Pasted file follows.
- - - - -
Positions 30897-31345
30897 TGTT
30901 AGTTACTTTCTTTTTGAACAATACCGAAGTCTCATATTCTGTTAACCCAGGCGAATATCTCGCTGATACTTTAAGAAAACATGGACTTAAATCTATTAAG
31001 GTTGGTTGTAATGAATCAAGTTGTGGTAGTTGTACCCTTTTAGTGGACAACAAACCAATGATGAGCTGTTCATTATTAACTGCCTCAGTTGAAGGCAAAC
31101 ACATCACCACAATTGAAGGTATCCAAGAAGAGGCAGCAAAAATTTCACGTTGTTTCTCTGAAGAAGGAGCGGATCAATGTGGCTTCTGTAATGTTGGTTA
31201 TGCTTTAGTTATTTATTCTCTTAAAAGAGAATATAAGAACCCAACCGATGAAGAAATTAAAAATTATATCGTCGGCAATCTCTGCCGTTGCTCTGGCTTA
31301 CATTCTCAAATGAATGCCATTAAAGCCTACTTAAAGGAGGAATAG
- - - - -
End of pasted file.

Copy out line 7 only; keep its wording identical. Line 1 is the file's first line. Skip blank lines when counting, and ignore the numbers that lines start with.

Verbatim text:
31301 CATTCTCAAATGAATGCCATTAAAGCCTACTTAAAGGAGGAATAG